I've been reading that book, the book born of a blog, that seems to occupy every front table in Barnes & Noble, Borders, those big wooden tables we so-called literary people secretly hope to occupy.
Sh*t My Dad Says.
And it's great. Deadpan. Hilarious. That kind of hilarious-without-trying-too-hard thing that some people are so good at.
So, as I'm reading the book in the here-and-there parts of your life that the book seems tailored to (waiting rooms, after-school pick-up, brief moments in the car, the throne), I've been thinking about how I've wanted to try blogging and had that usual sort of scorn that literary people tend to have toward such things (we are a bunch of sneerers, it's true), and today, in the car, with the book beside me, I thought about Sh-t my grandmother said.
That's what I called her from the time I was about fifteen until she passed away a little over two years ago. Because that's who she was. "The Woman." The Woman To End All Women.
She did try to end a few, too. And she wasn't sorry about it.
No, The Woman--My Woman--was about as ungrandmotherly as you could imagine. No soft, high yeasty smell of baked bread lingering on her apron. No candies in her housedress pocket. (She did wear a housedress, this is true, but the smell was mostly mothball-ish or the lingering lemon joy of Jean Nate'. In here earlier years, she probably also called up a Pledge scent as well, since she was forever waxing varous surfaces in varying stages of cleaning frenzy.
But the best part of The Woman was the sh*t she said.
To my brothers and me, parched outside on the back lawn in the heat after rounds of wiffel ball at (roughly) ages eleven, nine, and six, when we begged our grandfather to ask her pemission for us to be allowed inside on the over-waxed floors for a drink of water:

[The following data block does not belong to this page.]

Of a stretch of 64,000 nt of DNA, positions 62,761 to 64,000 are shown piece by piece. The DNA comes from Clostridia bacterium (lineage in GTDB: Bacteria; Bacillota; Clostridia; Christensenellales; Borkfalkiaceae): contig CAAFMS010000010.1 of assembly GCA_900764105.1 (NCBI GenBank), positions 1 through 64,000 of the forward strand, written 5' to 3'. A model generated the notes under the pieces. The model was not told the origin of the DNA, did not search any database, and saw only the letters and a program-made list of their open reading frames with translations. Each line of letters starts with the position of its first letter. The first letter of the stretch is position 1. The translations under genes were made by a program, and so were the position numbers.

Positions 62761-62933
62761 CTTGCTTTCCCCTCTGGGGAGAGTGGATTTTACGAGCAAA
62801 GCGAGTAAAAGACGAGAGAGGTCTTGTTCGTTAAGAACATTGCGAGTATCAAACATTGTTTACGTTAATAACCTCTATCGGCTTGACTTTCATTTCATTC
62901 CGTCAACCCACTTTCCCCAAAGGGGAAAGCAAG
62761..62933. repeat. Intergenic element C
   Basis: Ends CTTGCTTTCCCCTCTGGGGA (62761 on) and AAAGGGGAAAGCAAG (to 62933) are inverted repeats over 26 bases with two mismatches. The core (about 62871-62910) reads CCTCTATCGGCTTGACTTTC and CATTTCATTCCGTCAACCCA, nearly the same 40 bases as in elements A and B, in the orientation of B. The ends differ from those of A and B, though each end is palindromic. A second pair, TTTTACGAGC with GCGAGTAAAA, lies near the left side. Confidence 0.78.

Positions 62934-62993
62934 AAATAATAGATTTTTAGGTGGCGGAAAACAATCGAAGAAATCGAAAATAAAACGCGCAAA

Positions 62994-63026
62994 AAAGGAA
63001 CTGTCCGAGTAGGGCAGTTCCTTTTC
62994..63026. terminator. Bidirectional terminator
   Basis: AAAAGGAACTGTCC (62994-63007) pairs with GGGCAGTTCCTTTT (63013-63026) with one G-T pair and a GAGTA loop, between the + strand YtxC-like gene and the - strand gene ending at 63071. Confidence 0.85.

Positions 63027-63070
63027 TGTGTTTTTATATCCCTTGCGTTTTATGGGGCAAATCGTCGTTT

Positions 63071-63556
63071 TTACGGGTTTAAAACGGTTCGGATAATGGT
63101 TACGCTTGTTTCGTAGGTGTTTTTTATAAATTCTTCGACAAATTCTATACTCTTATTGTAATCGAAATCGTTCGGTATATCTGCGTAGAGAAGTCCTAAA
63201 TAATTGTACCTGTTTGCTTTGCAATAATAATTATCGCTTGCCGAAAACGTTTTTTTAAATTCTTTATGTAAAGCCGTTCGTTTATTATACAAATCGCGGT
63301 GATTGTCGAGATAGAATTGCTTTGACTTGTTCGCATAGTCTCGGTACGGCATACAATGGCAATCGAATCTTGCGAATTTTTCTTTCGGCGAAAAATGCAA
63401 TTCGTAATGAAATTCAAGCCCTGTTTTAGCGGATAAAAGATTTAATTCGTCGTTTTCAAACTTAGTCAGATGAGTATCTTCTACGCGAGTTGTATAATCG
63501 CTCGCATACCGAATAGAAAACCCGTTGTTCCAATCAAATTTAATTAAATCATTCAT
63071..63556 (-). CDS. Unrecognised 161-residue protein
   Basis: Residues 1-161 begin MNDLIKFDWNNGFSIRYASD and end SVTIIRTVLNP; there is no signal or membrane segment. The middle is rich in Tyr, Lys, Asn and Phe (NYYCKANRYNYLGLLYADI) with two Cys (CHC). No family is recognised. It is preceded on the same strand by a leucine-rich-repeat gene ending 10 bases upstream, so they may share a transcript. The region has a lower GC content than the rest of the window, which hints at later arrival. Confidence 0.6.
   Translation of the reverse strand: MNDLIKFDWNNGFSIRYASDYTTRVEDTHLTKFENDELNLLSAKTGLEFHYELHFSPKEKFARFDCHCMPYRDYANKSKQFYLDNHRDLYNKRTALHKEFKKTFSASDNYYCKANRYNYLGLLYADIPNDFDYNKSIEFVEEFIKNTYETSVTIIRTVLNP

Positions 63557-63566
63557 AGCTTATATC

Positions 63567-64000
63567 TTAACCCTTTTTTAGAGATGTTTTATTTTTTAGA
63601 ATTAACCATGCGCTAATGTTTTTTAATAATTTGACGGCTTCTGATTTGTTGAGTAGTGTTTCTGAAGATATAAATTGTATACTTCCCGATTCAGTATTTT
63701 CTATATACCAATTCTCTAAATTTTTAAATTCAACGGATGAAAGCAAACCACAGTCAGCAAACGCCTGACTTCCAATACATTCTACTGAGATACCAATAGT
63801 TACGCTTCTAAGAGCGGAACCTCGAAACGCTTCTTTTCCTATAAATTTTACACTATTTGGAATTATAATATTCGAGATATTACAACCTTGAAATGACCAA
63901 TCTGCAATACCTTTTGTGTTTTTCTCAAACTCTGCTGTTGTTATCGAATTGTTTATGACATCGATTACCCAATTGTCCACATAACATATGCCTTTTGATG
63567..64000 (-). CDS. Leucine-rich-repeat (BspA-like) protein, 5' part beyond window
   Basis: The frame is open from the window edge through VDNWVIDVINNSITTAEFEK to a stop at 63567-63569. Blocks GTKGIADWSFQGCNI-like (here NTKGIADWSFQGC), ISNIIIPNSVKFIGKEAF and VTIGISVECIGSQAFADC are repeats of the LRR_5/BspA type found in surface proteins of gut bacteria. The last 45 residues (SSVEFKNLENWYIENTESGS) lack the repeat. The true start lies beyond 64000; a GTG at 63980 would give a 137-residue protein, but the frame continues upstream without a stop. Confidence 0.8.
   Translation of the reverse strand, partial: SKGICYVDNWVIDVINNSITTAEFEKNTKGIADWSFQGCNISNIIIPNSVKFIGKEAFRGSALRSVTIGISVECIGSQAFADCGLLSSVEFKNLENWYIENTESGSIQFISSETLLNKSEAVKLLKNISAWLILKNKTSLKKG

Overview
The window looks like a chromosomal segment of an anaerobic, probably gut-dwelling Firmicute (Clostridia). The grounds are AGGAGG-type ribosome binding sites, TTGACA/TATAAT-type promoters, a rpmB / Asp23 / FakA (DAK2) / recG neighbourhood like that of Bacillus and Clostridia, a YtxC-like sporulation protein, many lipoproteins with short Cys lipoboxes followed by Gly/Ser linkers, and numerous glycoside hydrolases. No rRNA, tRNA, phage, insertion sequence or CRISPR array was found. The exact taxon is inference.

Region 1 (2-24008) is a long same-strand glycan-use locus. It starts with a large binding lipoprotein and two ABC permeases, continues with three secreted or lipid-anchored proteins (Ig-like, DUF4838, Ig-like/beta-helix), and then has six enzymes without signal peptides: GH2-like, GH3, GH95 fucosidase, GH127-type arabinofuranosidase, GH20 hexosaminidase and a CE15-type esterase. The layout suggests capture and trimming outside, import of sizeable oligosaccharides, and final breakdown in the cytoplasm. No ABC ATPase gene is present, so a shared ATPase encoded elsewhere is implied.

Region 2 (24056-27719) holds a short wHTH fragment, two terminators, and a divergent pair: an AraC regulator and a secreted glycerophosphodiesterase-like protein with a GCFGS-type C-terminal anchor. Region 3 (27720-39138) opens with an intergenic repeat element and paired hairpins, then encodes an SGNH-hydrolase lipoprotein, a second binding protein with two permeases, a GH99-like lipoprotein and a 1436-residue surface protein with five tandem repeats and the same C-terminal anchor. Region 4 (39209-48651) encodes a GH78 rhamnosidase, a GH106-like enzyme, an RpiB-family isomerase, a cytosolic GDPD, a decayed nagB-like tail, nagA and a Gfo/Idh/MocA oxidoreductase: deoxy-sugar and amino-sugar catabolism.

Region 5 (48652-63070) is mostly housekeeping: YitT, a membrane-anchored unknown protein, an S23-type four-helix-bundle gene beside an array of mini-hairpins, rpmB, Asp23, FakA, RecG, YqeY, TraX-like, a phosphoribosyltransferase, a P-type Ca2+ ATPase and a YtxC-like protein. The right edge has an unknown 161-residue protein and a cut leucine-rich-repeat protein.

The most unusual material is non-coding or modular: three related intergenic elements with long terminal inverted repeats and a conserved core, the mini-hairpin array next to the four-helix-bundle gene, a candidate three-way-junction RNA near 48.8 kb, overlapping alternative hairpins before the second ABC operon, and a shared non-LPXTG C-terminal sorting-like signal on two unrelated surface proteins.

(From the open window): "Drink outta the hose!"
(I think we did).
To my mother on her answering machine at 4:04 pm:
"I thought you said you got home at four...ya liar!"
To me, walking in front of her as my father wheeled her back to her room (these were the nursing home days, but she could still dish it), after initially telling me that I--newly pregnant--looked "good" (a high compliment from her):
(As loudly as possible down the hall):
"Ya gained weight in the back, Laurie!"
On her nursing home roommate when I asked--foolishly--"Do you like your roommate, Woman?"
Oh, and the gems just kept on coming....until May 2, 2008.
When she died--and here I give you only a snippet of some of the sh*t she said--and some of the kinder sh*t, frankly--we all gathered at the funeral home for her wake. We'd asked for a deacon because no one could really tell how pious The Woman actually felt--though what she claimed was a different story--and because my uncle, her son, had died only months before and because my father, then so sick, couldn't sit through another Mass.
I can still hear the silence that followed when the deacon said to the group of us--my parents, my aunt, my brothers, my cousins, those of us who had surely known her best--"So, tell me about Catherine."
The silence lasted a good fifteen seconds when my mother finally said, "They broke the mold when they made her."
Never have I felt less envy for any human being than I did for that poor deacon, but he delivered one of the funniest, most honest, and warmest--yes, warmest--eulogies I'd ever heard.
She's gone now, of course, but sometimes, in those little moments when I'm in the car and waiting to pick up one of my kids or I'm driving past the nursing home, or when I'm reading a book, say, like this one, I think about her.
I think about The Woman.
And I think about the sh*t she said.